One could almost imagine that the tree is storing some data in those rings given their irregularity in shape, thickness, density, etc.. but it would probably have more to do with light cycles, its environment, the minerals in the soil, etc…

    If something had cell growth fast enough, it may be able to record something resembling audio as the pressure from sound waves would affect the direction or thickness of growth in the area where the pressure is applied. And recording the sound over time would be accomplished by growing layers over the old data and protecting the previous data .

    Highly unfeasible of course, but interesting thought experiment. How about some art installation that records sound in layers of material and you need to grind it away as you play it back, eventually losing the recording altogether? I’m not the artsy type, so have fun with that.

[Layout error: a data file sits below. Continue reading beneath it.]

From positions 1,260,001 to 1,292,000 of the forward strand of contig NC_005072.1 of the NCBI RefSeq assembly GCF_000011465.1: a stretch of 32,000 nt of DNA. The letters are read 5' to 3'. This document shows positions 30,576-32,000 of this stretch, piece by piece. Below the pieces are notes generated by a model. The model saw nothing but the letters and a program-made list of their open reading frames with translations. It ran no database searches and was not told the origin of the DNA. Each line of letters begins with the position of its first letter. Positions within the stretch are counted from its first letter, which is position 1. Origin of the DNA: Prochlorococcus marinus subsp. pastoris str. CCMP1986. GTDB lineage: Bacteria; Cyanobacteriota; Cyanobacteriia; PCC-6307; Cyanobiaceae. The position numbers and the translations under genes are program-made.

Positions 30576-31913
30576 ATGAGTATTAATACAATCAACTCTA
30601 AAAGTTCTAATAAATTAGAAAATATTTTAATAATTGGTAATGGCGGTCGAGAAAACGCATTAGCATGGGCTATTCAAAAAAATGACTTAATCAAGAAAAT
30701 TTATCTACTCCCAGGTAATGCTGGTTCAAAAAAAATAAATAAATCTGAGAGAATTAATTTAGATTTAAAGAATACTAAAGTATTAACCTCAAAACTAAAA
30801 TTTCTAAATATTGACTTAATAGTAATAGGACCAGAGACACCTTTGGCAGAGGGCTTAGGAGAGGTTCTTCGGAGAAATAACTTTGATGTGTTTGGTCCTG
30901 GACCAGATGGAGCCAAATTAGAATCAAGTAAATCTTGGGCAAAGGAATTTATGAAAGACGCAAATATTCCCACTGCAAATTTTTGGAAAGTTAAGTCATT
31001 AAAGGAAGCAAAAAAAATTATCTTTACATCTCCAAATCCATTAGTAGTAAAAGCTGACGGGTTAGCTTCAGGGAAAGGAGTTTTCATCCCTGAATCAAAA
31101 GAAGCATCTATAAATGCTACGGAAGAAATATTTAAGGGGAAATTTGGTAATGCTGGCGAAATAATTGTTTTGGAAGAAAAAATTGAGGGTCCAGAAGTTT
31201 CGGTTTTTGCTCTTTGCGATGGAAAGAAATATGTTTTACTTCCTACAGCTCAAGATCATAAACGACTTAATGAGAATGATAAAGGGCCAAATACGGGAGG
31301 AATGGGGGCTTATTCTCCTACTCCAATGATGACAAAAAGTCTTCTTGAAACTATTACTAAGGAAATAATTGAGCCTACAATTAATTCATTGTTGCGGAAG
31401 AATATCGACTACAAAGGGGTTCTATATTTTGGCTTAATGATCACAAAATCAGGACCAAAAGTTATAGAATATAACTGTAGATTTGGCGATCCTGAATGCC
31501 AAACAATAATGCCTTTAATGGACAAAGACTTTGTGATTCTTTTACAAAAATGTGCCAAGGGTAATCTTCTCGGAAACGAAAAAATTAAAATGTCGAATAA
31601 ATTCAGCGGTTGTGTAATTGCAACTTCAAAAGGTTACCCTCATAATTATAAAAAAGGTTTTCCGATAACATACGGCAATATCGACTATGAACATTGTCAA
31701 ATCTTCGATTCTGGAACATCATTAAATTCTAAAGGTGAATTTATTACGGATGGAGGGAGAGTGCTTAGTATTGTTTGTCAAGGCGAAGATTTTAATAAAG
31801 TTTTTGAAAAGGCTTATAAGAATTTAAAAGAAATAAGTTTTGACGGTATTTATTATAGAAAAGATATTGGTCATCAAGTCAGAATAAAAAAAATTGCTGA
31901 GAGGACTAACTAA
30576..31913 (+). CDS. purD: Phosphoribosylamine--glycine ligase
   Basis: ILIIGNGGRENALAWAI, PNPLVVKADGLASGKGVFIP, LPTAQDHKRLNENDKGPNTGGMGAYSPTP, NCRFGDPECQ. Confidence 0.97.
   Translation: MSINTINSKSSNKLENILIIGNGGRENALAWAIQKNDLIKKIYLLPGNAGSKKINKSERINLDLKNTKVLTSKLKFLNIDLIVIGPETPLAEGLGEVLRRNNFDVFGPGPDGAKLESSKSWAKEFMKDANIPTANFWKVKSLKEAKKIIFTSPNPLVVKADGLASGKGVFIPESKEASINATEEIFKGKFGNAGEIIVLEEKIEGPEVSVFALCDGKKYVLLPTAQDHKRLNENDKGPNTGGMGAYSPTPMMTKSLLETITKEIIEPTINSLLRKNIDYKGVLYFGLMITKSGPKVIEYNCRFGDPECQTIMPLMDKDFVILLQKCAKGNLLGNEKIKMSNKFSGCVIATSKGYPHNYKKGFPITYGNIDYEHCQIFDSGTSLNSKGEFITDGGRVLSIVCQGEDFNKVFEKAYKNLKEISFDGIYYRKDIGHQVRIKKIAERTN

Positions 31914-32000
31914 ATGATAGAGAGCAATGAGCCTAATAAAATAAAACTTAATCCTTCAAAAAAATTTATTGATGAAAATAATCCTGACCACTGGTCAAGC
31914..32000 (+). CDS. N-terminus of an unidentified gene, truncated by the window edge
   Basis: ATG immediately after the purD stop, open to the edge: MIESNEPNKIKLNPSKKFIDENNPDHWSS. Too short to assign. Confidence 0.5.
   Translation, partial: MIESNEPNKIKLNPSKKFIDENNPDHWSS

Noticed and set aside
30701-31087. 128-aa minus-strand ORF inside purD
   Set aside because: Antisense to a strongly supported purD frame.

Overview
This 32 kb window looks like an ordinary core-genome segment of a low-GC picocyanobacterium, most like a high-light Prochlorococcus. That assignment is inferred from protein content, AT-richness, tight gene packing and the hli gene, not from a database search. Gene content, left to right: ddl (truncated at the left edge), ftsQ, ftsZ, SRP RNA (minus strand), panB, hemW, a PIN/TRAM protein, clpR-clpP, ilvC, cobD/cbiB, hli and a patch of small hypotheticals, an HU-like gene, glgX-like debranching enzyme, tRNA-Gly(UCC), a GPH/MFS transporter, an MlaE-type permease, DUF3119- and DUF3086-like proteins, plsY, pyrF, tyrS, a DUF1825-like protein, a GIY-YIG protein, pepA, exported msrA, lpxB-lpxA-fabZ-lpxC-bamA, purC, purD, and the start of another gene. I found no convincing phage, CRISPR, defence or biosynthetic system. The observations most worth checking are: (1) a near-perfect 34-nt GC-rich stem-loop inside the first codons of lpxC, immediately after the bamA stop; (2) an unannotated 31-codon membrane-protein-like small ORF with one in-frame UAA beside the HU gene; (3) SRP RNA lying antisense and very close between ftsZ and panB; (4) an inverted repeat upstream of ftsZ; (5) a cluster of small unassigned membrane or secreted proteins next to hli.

Interesting thought experiment, I suppose. I think the artist here could have done a little more. It is disappointing that he is just making up the sound arbitrarily instead of using the data stored in the rings. I would be more impressed if the playback were identical every time it is played.

    1. Mythbusters made a pretty ham-fisted attempt at doing this, painting strokes with a paintbrush while shouting at it. Nothing was reproduced! Realistically though it’s unlikely enough to count as impossible in my book. Just not enough space, or stuff, to store sound waves on. Even with sophisticated compression done by a computer beforehand.

      Shame though, it’d be really nice to be able to break rocks and things open, and hear people from centuries ago talking. Still, on a cosmic scale, maybe our civilisation’s just begun, and we’ve got recordings going back to the Steam Age. In milliennia to come that’ll be impressive.